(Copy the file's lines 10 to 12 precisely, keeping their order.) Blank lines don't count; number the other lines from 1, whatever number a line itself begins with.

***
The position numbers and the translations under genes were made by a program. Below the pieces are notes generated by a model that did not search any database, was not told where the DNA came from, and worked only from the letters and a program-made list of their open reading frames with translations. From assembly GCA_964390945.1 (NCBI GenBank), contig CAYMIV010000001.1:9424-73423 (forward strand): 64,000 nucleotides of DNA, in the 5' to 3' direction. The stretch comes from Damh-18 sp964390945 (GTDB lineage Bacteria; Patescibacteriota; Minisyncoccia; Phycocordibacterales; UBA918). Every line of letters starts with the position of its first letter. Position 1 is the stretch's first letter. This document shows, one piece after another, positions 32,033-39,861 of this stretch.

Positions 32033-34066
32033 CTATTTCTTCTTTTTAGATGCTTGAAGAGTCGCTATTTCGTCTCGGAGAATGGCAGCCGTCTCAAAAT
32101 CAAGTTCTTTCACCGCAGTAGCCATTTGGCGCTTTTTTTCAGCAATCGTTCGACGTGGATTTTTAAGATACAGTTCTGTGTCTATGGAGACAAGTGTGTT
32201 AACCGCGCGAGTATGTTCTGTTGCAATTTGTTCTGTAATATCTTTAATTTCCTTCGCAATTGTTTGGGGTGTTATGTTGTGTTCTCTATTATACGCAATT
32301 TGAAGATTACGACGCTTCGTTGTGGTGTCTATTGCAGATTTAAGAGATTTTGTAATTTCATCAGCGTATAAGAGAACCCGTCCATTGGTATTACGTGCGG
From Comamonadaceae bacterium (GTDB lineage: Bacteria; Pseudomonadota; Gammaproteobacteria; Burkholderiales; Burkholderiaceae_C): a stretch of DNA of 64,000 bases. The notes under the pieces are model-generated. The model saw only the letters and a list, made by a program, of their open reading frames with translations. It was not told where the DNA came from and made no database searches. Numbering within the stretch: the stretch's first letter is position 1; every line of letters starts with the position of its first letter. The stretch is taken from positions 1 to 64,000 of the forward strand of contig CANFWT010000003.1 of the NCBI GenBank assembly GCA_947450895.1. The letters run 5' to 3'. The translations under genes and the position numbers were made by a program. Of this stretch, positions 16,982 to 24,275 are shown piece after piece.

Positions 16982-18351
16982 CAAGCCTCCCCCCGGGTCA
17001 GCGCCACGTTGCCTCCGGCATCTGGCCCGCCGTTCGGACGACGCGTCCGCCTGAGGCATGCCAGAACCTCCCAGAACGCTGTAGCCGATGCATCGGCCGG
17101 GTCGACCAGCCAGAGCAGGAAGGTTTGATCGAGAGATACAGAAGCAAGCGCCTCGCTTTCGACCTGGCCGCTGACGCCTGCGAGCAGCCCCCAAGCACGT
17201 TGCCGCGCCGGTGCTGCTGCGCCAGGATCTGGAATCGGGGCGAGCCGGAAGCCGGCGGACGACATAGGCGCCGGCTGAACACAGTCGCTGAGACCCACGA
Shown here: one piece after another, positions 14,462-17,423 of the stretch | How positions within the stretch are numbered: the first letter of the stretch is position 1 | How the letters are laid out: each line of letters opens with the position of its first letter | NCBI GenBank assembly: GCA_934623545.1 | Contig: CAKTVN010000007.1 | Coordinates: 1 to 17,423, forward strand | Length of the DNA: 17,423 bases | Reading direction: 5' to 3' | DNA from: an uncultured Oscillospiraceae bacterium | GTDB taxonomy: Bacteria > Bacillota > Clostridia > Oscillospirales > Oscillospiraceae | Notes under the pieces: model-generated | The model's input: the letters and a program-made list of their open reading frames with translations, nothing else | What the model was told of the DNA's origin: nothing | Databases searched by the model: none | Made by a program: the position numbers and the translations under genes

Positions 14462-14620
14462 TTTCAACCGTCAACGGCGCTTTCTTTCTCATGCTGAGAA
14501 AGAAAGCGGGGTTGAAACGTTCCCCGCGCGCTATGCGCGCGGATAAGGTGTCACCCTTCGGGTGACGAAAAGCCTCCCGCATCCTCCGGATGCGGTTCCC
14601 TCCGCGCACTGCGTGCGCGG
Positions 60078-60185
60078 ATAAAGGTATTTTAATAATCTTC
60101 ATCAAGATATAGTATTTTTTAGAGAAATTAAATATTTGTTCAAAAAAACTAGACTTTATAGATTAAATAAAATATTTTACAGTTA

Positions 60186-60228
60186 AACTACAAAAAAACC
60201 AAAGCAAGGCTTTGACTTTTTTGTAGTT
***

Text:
17001 GCGCCACGTTGCCTCCGGCATCTGGCCCGCCGTTCGGACGACGCGTCCGCCTGAGGCATGCCAGAACCTCCCAGAACGCTGTAGCCGATGCATCGGCCGG
17101 GTCGACCAGCCAGAGCAGGAAGGTTTGATCGAGAGATACAGAAGCAAGCGCCTCGCTTTCGACCTGGCCGCTGACGCCTGCGAGCAGCCCCCAAGCACGT
17201 TGCCGCGCCGGTGCTGCTGCGCCAGGATCTGGAATCGGGGCGAGCCGGAAGCCGGCGGACGACATAGGCGCCGGCTGAACACAGTCGCTGAGACCCACGA